Do 2,500-year-old tablets confirm Bible?

by Will Hall, |
Cuneiform tablets are displayed during an exhibition at the Bible Lands Museum in Jerusalem, February 3, 2015. The exhibition of ancient clay tablets from modern-day Iraq is shedding light for the first time on the daily lives of Jews who were exiled to Babylon from Jerusalem some 2,500 years ago. The exhibition is based on more than 100 cuneiform tablets, each no bigger than an adult's palm, that detail transactions and contracts between Judeans driven out of or convinced to move from Jerusalem by King Nebuchadnezzar in 600 BC. | REUTERS/Baz Ratner

JERUSALEM (Christian Examiner) -- About one hundred ancient clay tablets from Babylon dating back 2,500 years corroborate details which confirm elements of the Bible's account of the 70 year exile of Israel.

The clay tablets mention a "village of the Jews" by the river Chebar, a waterway recorded by name in Ezekiel 1:1.

The tablets basically record administrative notes and business transactions related to the Jews' time in Babylon, and have Judaic names recorded in them that may identify central characters of the biblical narrative surrounding the capture of Jerusalem and 70-year exile.

-- Among the familiar names is "Hanan." The sons of a man named Hanan were among the Nethinim who returned from Babylon with Zerubbabel (Ezra 2:46, Nehemiah 7:49). Hanan also was a Levite who assisted Ezra in teaching the law among returnees to Jerusalem (Nehemiah 8:7).

-- A man named "Shaltiel" is listed. In Haggai that is the name of Zerubbabel's father.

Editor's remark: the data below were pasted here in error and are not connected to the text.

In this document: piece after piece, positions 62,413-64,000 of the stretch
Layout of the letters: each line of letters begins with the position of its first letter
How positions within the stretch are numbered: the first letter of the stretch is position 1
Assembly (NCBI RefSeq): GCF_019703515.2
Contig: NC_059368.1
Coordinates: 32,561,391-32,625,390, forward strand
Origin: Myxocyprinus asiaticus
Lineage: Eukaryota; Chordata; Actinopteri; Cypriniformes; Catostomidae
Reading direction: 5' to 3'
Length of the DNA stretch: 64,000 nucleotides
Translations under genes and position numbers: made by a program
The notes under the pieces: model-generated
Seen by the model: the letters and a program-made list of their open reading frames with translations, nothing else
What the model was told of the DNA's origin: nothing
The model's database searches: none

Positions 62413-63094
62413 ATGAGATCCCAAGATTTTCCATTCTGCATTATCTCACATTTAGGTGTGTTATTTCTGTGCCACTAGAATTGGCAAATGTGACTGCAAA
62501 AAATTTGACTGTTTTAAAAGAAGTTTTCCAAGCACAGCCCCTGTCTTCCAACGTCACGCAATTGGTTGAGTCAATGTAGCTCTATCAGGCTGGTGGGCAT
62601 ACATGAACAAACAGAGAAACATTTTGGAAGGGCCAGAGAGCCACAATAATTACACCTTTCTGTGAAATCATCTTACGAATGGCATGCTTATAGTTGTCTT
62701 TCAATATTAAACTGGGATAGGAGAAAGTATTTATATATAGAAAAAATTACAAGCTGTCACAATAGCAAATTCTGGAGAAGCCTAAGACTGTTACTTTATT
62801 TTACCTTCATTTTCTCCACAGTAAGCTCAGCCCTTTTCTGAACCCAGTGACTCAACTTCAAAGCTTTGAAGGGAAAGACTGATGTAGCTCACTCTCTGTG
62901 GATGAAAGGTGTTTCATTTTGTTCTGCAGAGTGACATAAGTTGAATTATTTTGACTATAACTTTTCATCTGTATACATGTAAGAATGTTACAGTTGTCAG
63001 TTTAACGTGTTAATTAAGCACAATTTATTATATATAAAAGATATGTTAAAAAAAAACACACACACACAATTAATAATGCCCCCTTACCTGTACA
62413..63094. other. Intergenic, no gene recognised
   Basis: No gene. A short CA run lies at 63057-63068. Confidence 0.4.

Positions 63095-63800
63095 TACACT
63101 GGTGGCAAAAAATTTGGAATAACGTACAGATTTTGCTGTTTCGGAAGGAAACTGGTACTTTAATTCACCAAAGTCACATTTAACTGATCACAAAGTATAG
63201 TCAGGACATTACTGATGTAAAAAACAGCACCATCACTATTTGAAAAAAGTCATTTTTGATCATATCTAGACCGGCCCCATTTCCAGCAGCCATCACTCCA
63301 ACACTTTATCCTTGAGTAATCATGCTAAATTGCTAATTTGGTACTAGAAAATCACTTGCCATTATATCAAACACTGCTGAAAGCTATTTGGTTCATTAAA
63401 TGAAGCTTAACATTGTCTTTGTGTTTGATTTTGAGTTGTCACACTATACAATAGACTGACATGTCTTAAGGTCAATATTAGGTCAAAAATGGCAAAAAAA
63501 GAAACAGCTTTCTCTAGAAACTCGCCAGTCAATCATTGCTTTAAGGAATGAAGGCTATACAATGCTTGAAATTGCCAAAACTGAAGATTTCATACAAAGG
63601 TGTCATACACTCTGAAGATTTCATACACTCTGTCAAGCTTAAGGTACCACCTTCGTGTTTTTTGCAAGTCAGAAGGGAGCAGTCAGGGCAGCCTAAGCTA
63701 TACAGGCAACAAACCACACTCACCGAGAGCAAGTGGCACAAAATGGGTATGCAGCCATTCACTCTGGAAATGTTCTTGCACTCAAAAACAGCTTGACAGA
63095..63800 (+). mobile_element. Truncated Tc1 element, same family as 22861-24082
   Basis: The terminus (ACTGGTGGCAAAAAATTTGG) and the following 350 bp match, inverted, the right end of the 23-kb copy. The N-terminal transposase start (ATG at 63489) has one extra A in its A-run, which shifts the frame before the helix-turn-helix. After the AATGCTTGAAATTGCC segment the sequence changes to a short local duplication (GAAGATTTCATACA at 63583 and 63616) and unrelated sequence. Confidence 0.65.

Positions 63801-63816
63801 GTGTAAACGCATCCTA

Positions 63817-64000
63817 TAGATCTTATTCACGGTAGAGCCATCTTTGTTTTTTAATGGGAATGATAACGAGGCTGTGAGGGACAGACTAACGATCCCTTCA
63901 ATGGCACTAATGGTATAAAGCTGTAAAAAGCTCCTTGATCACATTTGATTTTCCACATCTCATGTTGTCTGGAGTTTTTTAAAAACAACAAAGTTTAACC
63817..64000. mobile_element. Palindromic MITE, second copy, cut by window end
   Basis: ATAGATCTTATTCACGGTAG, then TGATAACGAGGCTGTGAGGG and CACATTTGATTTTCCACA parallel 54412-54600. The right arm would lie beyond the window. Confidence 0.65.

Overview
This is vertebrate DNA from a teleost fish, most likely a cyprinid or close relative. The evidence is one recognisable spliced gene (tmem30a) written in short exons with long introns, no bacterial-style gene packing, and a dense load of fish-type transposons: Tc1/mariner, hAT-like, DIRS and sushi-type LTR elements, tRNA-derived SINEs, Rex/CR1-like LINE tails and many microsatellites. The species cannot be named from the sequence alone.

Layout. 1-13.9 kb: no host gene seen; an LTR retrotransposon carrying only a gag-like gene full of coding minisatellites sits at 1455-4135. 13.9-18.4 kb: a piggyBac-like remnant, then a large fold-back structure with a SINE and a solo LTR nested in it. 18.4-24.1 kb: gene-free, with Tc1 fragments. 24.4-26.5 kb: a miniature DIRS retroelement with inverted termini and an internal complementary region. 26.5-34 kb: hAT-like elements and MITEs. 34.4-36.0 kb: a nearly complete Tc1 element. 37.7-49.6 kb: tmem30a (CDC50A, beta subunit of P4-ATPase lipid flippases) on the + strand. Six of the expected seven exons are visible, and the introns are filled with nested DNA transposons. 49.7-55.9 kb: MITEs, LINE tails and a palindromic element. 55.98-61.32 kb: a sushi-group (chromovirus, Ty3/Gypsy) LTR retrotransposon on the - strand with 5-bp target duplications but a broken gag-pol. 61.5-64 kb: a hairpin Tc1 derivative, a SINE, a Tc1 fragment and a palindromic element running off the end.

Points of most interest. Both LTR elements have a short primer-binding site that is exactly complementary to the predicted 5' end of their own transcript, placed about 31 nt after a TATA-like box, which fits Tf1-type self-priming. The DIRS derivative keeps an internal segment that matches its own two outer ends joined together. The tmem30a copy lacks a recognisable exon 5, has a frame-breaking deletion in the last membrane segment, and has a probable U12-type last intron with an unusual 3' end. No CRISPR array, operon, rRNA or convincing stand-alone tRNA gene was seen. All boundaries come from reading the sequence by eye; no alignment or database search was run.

-- The tablets also include "Gedalyhu." In Jeremiah, Gedalyhu ben Pashur is the minister to Zedekiah, the last king of Judah before the destruction of Jerusalem (Jeremiah 38:1-6).

Each tablet is inscribed with a date ranging from 572 – 477 B.C., with the earliest written about 15 years after Nebuchadnezzar destroyed the temple, and the last written about 60 years after the first wave of exiles returned from Babylon.

Wayne Horowitz, one of the archaeologists who studied the tablets, says this is the most important ancient Jewish archive since the discovery of the Dead Sea Scrolls, according to Haaretz digital. Until now very little had been known about "the life of the Judean community that had been uprooted from Jerusalem and deported to Babylon."

According to Haaretz, an estimated 80,000 Jews remained in what is now Iraq after the return to Jerusalem to form "what was to become one of the most ancient exile communities in the world, existing for some 2,500 years continuously until 1948."